• 41. • HVAC•Replace Air Filters and Belts•Clean Coils•Check and calibrate thermostats/ sensorsPreventive and Proactive Maintenance Measures
  • 42. Refrigeration• Checking temperatures and regulating on  refrigerators and freezers• Inspecting compressors and related componentsBuilding Envelope• Re‐caulk all open cracks of exterior• Check all outside doors for weather seals.• Limit/restrict usage of outside doors where safely possible.• Do not open windows or doors for ventilation ‐ adjust the system.Preventive and Proactive Maintenance Measures
  • 43. Electrical• Inspect Lighting and ballasts• Install and check operation of room occupancy sensors• Turn off computers, printers and copiers at the end of each day• Turn off classroom lights after special events and after cleaning• Removal or payback concerning personal appliancesPreventive and Proactive Maintenance Measures
  • 44. Energy Master PlanningPrimary Purpose of an EMP:To prepare a concise, well‐thought‐out plan for the systematic replacement of the facility’s primary energy consuming equipment.Typically:Equipment replacement projects occur as a result of equipment failure.The Necessary EvilEmergency equipment replacement projects occur as a result of planning failure.
  • 45. Energy Master PlanningThe typical return on investment for energy efficient projects:HVAC Renovation = 5‐7 YearsLighting and Controls = 3‐5 Years*Retro‐Commissioning = 1 YearOperations Changes = 6 Months*Commissioning for Existing Buildings (sometimes referred to as retro‐commissioning) is a systematic process for investigating, analyzing, and optimizing the performance of building systems by improving their operation and maintenance to ensure their continued performance over time. This process helps make the building systems perform interactively to meet the owner’s current facility requirements.The Necessary Evil
  • 46. Use by BuildingReportBill EntryReporting & Benchmarking‐EvaluationUtility Management Software allows you to organize, track, and analyze your Energy bill data.You can see how much you are using per square foot and compare buildings side by side
  • 47. Making it Easier
  • 48. Continuous CommunicationRegular Communication at all levels is necessary to create the best possible energy program.• Visible: It must be seen.• If people don’t see it, it isn’t important.• Relevant: It must meet a need.• Support comes from those who know the WHY.• Responsive: It must support, not hinder.• They work with you when you work with them.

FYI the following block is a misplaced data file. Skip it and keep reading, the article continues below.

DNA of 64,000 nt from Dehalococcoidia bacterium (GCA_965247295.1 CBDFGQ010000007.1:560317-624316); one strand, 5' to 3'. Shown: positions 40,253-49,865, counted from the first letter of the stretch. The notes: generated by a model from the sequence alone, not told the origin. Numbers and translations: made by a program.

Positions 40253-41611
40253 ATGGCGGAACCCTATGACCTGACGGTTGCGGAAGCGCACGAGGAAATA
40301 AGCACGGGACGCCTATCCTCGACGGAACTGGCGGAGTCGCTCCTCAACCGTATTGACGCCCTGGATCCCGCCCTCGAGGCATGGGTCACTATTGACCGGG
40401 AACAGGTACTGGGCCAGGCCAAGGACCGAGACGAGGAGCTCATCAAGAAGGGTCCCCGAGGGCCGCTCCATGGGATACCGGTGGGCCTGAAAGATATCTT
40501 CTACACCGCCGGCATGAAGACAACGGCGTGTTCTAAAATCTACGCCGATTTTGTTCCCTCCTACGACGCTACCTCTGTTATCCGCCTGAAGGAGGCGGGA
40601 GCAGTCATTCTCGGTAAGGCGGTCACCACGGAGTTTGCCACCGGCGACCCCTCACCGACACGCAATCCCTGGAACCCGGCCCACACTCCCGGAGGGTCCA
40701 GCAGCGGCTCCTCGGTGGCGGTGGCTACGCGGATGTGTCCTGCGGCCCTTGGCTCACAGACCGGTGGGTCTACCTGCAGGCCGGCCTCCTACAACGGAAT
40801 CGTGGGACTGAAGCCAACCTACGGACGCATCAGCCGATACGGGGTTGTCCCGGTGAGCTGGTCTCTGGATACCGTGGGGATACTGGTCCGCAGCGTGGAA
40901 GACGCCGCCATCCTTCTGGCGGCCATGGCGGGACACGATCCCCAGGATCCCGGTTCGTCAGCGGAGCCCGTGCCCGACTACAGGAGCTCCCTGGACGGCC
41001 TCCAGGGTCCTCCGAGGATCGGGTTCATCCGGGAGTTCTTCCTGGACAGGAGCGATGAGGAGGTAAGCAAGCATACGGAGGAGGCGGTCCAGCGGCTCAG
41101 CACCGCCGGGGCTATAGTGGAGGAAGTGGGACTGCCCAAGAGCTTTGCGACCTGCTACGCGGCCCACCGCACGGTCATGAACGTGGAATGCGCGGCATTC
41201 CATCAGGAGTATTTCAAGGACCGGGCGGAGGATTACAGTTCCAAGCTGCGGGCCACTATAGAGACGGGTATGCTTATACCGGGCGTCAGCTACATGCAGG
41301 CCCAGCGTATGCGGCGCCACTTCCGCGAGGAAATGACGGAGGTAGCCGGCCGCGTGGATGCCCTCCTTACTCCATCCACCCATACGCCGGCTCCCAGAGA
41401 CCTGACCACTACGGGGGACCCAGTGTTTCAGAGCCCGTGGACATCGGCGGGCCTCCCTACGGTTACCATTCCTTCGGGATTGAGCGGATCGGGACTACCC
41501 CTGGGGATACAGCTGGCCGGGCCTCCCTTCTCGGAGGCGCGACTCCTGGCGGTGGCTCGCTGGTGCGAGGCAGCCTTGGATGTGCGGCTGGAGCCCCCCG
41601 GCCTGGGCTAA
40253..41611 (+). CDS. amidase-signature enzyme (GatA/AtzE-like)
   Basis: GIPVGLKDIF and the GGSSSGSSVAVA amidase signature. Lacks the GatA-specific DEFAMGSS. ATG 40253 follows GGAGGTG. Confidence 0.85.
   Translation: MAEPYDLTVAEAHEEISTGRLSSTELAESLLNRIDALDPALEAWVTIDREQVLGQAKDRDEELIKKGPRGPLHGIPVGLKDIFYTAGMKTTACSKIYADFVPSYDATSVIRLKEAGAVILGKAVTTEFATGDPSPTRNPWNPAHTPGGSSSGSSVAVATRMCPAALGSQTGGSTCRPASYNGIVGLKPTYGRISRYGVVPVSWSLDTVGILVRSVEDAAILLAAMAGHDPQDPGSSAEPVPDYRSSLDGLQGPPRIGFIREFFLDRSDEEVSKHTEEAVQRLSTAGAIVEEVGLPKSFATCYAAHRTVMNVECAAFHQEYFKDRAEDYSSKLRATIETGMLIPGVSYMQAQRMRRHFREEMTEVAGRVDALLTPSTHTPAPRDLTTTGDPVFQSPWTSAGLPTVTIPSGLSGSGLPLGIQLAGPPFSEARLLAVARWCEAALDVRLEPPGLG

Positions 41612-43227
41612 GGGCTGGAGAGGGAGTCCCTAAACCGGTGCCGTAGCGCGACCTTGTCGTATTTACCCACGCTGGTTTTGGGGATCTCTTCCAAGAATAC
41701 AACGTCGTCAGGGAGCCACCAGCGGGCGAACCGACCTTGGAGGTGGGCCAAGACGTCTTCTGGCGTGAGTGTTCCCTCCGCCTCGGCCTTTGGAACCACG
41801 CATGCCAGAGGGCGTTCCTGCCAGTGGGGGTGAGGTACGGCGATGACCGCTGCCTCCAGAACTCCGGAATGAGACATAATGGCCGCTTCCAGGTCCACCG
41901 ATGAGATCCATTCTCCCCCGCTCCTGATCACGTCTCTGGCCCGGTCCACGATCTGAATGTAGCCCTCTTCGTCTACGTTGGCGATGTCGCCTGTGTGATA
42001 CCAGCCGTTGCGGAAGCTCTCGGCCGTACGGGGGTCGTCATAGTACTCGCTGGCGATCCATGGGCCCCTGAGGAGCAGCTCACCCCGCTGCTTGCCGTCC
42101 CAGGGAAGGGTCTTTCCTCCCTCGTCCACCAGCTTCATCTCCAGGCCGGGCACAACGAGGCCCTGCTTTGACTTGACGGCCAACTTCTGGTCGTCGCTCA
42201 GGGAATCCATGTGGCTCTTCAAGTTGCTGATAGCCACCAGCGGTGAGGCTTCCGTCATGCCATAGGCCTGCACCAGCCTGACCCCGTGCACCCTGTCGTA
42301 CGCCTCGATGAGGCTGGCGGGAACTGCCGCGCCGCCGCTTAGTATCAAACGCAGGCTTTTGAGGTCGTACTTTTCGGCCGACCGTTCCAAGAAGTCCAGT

• 49. Education‐Newsletters!
  • 50. Education‐Not Just Your Website…Social Media!
  • 51. Tools and Resources
  • 52. Appliance Calculator
  • 53. Looking for Other Savings Opportunities“You don’t get anything unless you ask!”• Understand billing structure, evaluate rates, and negotiate with utility companies  when applicable.• Research Rebates and Incentives with Federal, State, Local Government, and Utility Providers.http://www.dsireusa.org/
  • 54. Educational Resourcesfor Energy Conservationhttp://www.energystar.gov/index.cfm?c=k12_schools.bus_schoolsk12http://www.standardcarbon.com/http://www.usgbc.org/DisplayPage.aspx?CMSPageID=1988
  • 55. http://www.ashrae.org/http://www.seco.cpa.state.tx.us/Educational Resourcesfor Energy Conservation
  • 56. Educational Resourcesfor Energy Conservation in Kentuckyhttp://energy.ky.gov/efficiency/Pages/default.aspx
  • 57. Educational Resourcesfor Energy Conservation in Tennesseehttp://www.tn.gov/ecd/CD_office_energy_division.shtml
  • 58. Educational Resourcesfor Energy Conservation
  • 59. www.schooldude.com/resourcesSchoolDude Resources Availablehttp://www.k12masters.com/resources/energy‐management/
  • 60. Newport‐Mesa Facility Support Services Newsletter• http://nmusd.ca.schoolloop.com/file/1286003829731/1251534156287/7927248711601275121.pdfNational Clearinghouse for Educational Facilities ‐‐• www.edfacilities.comENERGY STAR ‐‐• www.energystar.gov/index.cfm?c=guidelines.guidelines_indexFayette County Public Schools Energy Website• http://www.sustainability.fcps.net/energy‐data/schooldudeThe Texas Energy Managers Association (TEMA)• http://www.texasema.org/Association of South Carolina Energy Managers (ASCEM)• http://www.energy.sc.gov/index.aspx?m=14Santa Fe Public Schools Newsletter• http://www.k12masters.com/wp‐content/uploads/downloads/2012/01/Example‐Energy‐Conservation‐Newsletter‐1‐12‐12.pdfAdditional Resources
  • 61. Tyingit allTogetherMotivationValidationEvaluationEducation
  • 62. Action Plan1. Review Existing Energy Management Plan or Create New one2. Begin Fostering Relationship with Facility Manager and Building Staff3. Walk through Buildings and conduct a preliminary energy audit4. Collect Utility Bills and start tracking them to establish a baseline5. Create Evaluation and Reporting Procedures
  • 63. • Find out Cost and Usage –Starts with Bills and Ends with BIlls•Track Data• Track Historical Data to get a Benchmark• Check for billing errors in current bills• Address Human Behaviors and modify them• Look for Savings Opportunities•Implement an  Effective Energy Management Program that focuses on  changing behaviors, leverage technology, and focus on Preventive  Maintenance to reduce energy usage.BronzeSilverGoldBest Practices: An Olympic Approach
  • 64. SchoolDude.com Client ServicesLifetime Training and Support! Office: 877‐883‐8337Email: support@schooldude.comQuestions? Contact Us!